Eui-Young Chung

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Dynamic power management is a design methodology aiming at reducing power consumption of electronic systems, by performing selective shutdown of the idle system resources. The effectiveness of a power management scheme depends critically on an accurate modeling of the environment, and on the computation of the control policy. This paper presents two methods(More)
<italic>Dynamic Power Management (DPM) is a technique to reduce power consumption of electronic systems by selectively shutting down idle components. The quality of the shutdown control algorithm (power management policy) mostly depends on the knowledge of user behavior, which in many in many cases is initially unknown or non-stationary. For this reason,(More)
Dynamic power management saves power by shutting down idle devices. Several management algorithms have been proposed and demonstrated effective in certain applications. We quantitatively compare the power saving and performance impact of these algorithms on hard disks of a desktop and a notebook computers. This paper has three contributions. First, we build(More)
This paper presents a new concept of DVS (<i>Dynamic Voltage Scaling</i>) for multimedia applications. Many multimedia applications have a periodic property, but each period shows a large variation in terms of its execution time. Exact estimation of such variation is a crucial factor for low energy software execution with DVS technique. Previous DVS(More)
NAND flash-based storage devices (NFSDs) have been replacing the conventional magnetic storage devices in many consumer electronic systems. One of the advantages of NFSDs is their read/write bandwidth, which is higher than that of the magnetic storage devices. For further increase of their bandwidth, high-end NFSDs employ multichannel and multi-way(More)
Performance requirements of on-chip network increase as system-on-chips (SoCs) are becoming more and more complex. For high-performance applications, crossbar switch-based networks are replacing the traditional shared buses as the backbone networks in SoCs. In this paper, we tackle the topology design of on-chip networks with crossbar switches in a cascaded(More)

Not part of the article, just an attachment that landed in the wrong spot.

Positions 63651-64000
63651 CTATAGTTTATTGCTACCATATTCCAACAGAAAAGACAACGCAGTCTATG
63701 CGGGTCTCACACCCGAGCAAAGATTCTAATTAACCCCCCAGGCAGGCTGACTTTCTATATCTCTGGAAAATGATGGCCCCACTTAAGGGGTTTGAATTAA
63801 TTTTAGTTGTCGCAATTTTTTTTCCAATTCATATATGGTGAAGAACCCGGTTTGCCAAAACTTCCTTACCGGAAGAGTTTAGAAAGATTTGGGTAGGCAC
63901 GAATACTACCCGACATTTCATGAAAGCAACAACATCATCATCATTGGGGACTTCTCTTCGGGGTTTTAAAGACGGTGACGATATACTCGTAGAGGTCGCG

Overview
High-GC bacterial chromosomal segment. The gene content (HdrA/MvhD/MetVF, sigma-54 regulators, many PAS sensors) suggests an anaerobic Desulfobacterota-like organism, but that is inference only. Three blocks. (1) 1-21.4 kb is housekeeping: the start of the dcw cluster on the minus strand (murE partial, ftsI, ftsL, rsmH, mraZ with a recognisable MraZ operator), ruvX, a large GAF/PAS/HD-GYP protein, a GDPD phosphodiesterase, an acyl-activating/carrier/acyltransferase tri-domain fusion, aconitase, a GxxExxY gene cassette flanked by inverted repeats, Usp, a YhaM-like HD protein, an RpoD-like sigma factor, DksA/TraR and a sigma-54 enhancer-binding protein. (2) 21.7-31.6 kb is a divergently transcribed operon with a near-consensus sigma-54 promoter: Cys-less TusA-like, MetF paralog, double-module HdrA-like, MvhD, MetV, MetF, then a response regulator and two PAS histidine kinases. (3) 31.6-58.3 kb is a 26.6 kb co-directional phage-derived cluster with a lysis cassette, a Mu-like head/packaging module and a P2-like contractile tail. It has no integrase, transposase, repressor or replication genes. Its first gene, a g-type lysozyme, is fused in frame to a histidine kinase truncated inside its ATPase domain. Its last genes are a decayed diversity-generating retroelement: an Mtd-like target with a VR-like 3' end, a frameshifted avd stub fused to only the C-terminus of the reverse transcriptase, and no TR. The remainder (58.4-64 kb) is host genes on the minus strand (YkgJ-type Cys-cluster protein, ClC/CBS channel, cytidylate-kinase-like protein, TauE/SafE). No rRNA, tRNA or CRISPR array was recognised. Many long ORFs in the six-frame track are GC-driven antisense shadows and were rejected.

Existing thermal management systems for microprocessors assume that the thermal resistance of the heat-sink is constant and that the objective of the cooling system is simply to avoid thermal emergencies. But in fact the thermal resistance of the usual forced-convection heat-sink is inversely proportional to the fan speed, and a more rational objective is(More)
Conventional dynamic thermal management (DTM) assumes that the thermal resistance of a heat-sink is a given constant determined at design time. However, the thermal resistance of a common forced-convection heat sink is inversely proportional to the flow rate of the air or coolant at the expense of the cooling power consumption. The die temperature of the(More)
We present a topology synthesis method for high performance System-on-Chip (SoC) design. Our method provides an optimal topology of on-chip communication network for the given bandwidth, latency, frequency and/or area constraints. The optimal topology consists of multiple crossbar switches and some of them can be connected in a cascaded fashion for higher(More)
Dynamic Voltage and Frequency Scaling (DVFS) is an effective low-power technique for real-time workloads. Its effectiveness critically depends on the accurate prediction of the task execution time. Many DVFS approaches have been proposed, but they are insufficient for highly nonstationary workloads. Several recent DVFS techniques adopted adaptive filters to(More)